the opinion of the court:
Defendants, Vincent Colletti and Smile Guajardo, were convicted of robbery and burglary on February 23, 1967, in the circuit court of Du Page County. The convictions were affirmed on appeal to the appellate court. (People v. Colletti, 101 Ill. App. 2d 51.) Thereafter, in February, 1970, defendants initiated proceedings in the circuit court seeking a new trial. This appeal is taken from the denial, following a hearing, of various motions for post-trial and post-conviction relief. We treat the pleadings as constituting, inter alia, a petition for relief under the Post-Conviction Hearing Act (Ill. Rev. Stat. 1969, ch. 38, par. 122 — 1 et seq.), and we find that the appeal lies directly to this court. See our Rule 651, 43 Ill.2d R. 651.
Although the record of the original trial has not been made a part of the record on this appeal, we are provided with a general factual background by the pleadings and arguments in the trial court, as well as the opinion of the appellate court on review of the convictions. Defendants were convicted of robbing Mrs. Nora Birdsong in her home. One of the robbers brandished a gun. Colletti was apprehended fleeing the home, and Guajardo was caught within the home, standing next to a television set on which an unloaded German Luger revolver was found. Mrs. Birdsong testified that she had never seen the gun before, and had not put it on the television set; the gun was then admitted in evidence. Objections were sustained to the ensuing cross-examination wherein defense counsel asked the victim whether she had ever complained to the police that one Raymond Campbell had threatened her with a gun, whether Campbell had ever had a gun in her home, and whether he could have put a gun in her home prior to the robbery. Attached to the pleadings in this case was an affidavit of Mrs. Birdsong stating that Campbell had lived with her shortly before the robbery, that he had owned a German Luger re*137volver similar to the one found by the police, and that he kept it unloaded due to the presence of her nine-year-old son in the house. An unverified statement, purportedly signed by Raymond Campbell, and confirming that he had left an unloaded German Luger gun in the home, was also submitted. As grounds for a new trial, defendants first urge the existence of newly discovered evidence. In addition, alleging that the State knew at the time of trial that the gun belonged to Campbell, defendants contend that the State knowingly used false evidence and withheld evidence favorable to the defense.
The pleadings filed by defendants bear the following heading: “motion for new trial on the grounds of NEWLY DISCOVERED EVIDENCE; MOTION FOR WRIT OF ERROR CORAM NOBIS; MOTION FOR WRIT OF ERROR CORAM VOBIS/ POST CONVICTION MOTION FOR A NEW TRIAL ON THE GROUNDS OF CONSTITUTIONAL DEPRIVATION OF DUE PROCESS of law.” Taken as a motion for new trial under article 116 of the Code of Criminal Procedure, the first motion was properly denied since not filed within 30 days following the return of the verdict. (Ill. Rev. Stat. 1967, ch. 38, par. 116 —1 (b).) Inasmuch as the writs of coram nobis and coram vobis have been abolished, we shall treat the motions therefor under their statutory substitute — section 72 of the Civil Practice Act. (See Williams v. People, 31 Ill.2d 516; Morgan v. People, 16 Ill.2d 374; Burns v. People, 9 Ill.2d 477.) Again we find that the motions were not filed within the applicable period of limitations, which, under section 72, is two years from the entry of judgment. (Ill. Rev. Stat. 1969, ch. 110, par. 72(3).) The pleadings do not allege that the State fraudulently concealed the grounds for relief so as to avoid the two-year limitation. Even on the merits, relief is not available under section 72 upon grounds of newly discovered evidence, (Williams v. People, 31 Ill.2d 516; People v. Sheppard, 405 Ill. 79; People v. Touhy, 397 Ill. 19; People v. Gleitsman, 396 Ill. 499), and relief on the grounds *138of a fraudulently caused omission to interpose a valid defense is available only in the absence of negligence on the part of the defendants. (People v. Bishop, 1 Ill.2d 60, cert. denied, 346 U.S. 916, 98 L. Ed. 412, 74 S. Ct. 278; Thompson v. People, 410 Ill. 256; People v. Williams, 403 Ill. 429.) Here, proof that Campbell owned the gun would not constitute a complete defense, and defendants do not appear to have been diligent in discovering the ownership of the gun prior to trial. Moreover, defendants have never suggested, in either their pleadings or at the hearing, that any evidence of fraudulent concealment exists. The coram nobis and coram vobis motions were properly denied.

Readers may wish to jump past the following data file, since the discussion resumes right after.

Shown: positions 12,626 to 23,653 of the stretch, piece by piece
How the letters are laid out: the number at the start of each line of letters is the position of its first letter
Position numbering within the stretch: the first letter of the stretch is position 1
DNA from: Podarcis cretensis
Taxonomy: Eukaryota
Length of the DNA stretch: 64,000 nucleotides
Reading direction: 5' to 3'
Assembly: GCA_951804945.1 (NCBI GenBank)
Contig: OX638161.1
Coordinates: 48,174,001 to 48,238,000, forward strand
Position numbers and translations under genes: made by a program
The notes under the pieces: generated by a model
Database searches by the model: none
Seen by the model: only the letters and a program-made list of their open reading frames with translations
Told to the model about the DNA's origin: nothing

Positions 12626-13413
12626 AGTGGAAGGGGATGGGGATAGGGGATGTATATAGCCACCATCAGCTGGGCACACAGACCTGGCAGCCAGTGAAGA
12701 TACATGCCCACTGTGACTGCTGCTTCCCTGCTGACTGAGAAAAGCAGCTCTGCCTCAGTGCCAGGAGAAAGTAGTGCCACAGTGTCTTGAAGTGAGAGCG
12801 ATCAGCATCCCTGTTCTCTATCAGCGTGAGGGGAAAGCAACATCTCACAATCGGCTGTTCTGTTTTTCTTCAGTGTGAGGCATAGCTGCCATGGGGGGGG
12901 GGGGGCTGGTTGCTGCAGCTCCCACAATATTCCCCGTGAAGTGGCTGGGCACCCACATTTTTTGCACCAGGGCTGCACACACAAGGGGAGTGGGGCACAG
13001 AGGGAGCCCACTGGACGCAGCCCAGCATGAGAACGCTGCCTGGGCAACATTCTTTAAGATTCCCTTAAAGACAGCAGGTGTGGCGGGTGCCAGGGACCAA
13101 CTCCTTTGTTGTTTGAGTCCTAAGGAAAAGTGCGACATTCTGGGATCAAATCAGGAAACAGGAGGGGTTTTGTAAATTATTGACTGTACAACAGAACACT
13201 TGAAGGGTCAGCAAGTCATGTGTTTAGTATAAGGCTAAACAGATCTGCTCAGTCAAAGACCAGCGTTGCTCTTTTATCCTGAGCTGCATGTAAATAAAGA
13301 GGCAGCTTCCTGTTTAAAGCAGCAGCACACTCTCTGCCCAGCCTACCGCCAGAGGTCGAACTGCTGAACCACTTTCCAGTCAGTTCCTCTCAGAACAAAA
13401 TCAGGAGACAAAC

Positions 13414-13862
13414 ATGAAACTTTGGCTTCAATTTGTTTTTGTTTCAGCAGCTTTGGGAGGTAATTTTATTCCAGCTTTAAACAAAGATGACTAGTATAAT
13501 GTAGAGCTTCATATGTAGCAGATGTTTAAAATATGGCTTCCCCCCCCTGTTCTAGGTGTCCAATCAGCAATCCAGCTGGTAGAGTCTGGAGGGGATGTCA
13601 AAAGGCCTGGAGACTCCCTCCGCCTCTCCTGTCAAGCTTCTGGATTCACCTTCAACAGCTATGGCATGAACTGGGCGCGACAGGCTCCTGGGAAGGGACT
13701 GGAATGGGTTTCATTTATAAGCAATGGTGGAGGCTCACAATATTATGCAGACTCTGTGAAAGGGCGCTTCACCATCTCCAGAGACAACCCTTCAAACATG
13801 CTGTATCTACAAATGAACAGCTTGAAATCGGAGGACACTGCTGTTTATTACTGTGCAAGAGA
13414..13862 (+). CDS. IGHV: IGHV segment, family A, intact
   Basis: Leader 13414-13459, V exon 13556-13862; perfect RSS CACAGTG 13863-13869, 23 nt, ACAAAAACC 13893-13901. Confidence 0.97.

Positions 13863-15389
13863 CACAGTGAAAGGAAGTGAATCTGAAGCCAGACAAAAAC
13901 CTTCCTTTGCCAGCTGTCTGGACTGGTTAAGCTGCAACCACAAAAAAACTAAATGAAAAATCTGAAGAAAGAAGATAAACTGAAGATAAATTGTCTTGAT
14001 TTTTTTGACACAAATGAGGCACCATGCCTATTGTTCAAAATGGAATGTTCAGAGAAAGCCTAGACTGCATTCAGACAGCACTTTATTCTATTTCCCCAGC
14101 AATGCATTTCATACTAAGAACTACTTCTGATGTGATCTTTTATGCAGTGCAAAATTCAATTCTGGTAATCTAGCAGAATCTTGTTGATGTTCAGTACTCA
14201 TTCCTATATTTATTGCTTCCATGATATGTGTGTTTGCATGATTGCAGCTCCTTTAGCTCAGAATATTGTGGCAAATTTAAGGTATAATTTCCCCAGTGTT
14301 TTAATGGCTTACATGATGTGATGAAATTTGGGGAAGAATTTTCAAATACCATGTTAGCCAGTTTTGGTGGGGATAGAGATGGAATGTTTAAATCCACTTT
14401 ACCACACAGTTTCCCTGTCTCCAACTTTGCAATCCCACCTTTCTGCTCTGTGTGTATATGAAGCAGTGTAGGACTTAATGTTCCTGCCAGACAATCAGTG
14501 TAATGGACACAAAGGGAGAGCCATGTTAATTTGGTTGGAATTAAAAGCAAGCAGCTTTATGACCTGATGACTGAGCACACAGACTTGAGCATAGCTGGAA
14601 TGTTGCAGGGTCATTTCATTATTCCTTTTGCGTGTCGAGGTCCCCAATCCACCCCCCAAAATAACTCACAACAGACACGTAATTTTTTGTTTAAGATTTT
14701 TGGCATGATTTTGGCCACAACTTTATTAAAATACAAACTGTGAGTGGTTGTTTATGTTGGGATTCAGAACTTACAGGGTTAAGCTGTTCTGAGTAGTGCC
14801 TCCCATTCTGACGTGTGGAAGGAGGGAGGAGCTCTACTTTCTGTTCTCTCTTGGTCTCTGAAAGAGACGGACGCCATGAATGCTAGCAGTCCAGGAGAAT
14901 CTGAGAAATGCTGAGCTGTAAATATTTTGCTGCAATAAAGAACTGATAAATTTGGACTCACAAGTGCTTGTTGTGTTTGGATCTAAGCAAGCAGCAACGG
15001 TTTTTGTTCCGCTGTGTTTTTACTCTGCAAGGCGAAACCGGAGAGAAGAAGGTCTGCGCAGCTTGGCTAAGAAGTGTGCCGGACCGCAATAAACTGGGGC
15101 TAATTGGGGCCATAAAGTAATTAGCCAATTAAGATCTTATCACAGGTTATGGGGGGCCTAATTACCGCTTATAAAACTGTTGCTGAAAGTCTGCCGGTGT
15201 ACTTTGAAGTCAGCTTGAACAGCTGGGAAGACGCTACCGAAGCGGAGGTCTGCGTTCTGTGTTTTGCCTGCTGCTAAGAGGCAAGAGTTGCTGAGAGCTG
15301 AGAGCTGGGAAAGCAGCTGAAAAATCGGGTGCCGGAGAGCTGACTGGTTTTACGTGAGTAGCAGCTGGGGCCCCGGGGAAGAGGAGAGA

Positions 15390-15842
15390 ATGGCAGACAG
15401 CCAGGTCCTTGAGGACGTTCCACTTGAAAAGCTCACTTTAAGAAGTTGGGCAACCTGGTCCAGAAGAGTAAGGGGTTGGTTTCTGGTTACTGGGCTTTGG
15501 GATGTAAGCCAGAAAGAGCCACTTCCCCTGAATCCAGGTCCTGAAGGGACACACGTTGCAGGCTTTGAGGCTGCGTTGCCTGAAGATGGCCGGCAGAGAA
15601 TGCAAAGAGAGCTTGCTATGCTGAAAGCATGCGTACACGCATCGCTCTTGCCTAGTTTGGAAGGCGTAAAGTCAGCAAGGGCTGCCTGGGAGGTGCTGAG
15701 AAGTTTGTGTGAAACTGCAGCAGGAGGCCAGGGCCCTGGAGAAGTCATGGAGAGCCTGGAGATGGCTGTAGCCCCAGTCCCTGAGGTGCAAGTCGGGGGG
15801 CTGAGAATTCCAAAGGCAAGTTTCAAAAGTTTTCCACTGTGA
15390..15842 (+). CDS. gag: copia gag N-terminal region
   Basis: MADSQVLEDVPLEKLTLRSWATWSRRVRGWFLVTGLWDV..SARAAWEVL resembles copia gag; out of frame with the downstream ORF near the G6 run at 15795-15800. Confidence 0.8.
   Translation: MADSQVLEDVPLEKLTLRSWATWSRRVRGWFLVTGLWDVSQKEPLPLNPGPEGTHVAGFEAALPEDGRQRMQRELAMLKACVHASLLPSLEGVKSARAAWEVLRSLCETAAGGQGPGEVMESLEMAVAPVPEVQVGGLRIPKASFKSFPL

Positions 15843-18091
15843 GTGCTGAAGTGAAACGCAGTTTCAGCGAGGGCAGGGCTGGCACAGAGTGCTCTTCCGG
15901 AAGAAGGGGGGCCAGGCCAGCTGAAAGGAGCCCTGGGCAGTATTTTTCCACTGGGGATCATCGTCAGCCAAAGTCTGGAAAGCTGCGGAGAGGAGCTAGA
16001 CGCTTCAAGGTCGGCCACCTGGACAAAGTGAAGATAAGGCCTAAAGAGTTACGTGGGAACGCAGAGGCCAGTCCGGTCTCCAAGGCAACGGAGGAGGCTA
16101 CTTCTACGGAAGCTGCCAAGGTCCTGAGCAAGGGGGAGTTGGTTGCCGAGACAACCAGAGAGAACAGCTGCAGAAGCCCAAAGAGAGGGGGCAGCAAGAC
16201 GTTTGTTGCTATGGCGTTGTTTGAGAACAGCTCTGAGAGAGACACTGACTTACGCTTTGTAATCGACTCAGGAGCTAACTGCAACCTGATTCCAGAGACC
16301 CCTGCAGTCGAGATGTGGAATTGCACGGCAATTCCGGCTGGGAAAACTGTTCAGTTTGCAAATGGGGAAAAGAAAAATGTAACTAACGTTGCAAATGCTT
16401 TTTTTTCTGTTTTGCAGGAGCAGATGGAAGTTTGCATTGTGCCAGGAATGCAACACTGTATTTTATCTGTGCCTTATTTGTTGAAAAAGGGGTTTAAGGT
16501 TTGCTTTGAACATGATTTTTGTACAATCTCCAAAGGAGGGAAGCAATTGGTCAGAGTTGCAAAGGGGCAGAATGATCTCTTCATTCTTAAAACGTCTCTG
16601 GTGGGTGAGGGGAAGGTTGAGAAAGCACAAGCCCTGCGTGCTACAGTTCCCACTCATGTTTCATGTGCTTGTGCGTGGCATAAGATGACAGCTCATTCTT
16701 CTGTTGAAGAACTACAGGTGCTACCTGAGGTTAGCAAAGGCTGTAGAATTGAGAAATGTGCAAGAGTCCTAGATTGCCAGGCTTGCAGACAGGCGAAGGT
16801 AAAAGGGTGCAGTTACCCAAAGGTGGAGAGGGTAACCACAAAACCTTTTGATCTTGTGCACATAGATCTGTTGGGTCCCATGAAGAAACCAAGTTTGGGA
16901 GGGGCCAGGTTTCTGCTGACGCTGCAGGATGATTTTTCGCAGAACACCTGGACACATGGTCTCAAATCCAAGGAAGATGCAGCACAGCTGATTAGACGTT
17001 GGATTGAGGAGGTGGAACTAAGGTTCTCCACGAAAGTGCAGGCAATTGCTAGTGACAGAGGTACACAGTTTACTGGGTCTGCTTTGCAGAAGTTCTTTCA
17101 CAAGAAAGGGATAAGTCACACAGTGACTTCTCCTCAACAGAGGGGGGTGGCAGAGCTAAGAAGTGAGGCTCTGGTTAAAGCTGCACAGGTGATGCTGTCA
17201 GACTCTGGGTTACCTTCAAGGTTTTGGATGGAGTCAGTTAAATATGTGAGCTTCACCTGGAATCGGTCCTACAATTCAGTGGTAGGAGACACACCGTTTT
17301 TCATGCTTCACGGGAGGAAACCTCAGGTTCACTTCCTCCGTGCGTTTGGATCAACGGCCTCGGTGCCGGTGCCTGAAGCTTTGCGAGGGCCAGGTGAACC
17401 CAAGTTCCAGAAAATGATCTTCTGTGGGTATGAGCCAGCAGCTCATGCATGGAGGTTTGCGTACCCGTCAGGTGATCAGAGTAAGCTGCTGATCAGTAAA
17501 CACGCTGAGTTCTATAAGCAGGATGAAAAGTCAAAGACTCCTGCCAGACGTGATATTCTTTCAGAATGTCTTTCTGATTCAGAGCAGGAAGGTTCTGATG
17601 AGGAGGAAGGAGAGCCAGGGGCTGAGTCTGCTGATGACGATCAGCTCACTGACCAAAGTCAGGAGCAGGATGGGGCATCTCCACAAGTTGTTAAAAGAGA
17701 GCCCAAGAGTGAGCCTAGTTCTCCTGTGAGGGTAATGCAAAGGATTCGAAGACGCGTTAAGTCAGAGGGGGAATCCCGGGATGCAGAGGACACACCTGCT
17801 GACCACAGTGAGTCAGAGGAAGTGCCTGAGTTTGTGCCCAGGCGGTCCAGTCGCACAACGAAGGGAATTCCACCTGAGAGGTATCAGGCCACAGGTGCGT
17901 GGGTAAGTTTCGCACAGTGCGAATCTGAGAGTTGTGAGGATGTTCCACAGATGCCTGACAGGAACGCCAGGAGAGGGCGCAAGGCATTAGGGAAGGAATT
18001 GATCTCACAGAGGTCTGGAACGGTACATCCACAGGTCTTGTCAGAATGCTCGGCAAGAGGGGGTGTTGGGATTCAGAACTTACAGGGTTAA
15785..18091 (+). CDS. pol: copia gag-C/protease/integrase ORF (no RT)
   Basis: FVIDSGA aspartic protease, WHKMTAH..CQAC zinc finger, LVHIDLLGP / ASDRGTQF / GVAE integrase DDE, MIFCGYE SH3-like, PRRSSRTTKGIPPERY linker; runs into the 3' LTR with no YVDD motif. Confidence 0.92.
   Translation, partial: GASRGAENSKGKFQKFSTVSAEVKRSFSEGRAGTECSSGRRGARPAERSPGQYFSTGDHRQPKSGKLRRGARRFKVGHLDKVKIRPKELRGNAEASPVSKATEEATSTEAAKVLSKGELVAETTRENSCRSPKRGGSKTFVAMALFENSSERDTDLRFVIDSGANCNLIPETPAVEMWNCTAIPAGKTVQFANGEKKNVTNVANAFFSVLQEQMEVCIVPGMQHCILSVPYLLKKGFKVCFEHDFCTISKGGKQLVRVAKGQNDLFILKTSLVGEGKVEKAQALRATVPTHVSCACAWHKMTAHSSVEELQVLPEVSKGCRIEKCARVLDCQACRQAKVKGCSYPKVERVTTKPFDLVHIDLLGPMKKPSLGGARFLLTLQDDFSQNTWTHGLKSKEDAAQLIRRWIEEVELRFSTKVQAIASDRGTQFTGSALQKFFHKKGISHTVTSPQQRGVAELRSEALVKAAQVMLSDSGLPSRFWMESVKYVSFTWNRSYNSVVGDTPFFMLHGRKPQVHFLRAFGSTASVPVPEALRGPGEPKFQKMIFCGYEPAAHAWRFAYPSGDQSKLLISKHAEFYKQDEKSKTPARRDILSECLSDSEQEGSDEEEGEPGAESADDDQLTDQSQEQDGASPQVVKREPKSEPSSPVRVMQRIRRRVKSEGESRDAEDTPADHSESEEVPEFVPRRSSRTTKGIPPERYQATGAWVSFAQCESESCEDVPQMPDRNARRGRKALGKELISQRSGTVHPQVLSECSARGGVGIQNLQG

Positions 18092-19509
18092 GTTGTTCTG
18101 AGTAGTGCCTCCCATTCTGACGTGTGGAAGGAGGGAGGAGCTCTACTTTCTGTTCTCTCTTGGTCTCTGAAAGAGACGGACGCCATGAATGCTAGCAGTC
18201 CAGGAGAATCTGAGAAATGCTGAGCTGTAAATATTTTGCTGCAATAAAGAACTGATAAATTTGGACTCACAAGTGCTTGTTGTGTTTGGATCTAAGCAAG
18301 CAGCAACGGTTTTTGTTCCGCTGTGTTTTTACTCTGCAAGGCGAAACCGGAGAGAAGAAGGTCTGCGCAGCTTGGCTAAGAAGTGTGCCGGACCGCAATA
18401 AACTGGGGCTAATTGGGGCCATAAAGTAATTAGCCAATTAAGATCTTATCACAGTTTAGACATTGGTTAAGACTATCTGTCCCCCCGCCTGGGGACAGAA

We now consider the pleadings in the final context as a petition for relief under the Post-Conviction Hearing Act. (Ill. Rev. Stat. 1969, ch. 38, pars. 122 —1 et seq.) We find that defendants have made only bare allegations that the State withheld evidence favorable to the defense, and knowingly used false evidence. The affidavits of Mrs. Birdsong and Raymond Campbell contain no suggestion that the State knew at trial that Campbell owned the gun. Being devoid of support, the conclusory allegations fail to make a substantial showing of a violation of constitutional rights. Relief under the Act was therefore properly denied. People v. Smith, 44 Ill.2d 82; People v. Brown, 41 Ill.2d 503; People v. Orndoff, 39 Ill.2d 96; People v. Ashley, 34 Ill.2d 402.
The judgment of the circuí court of Du Page County is accordingly affirmed.
Mr. Justice Davis took no part in the consideration or decision of this case.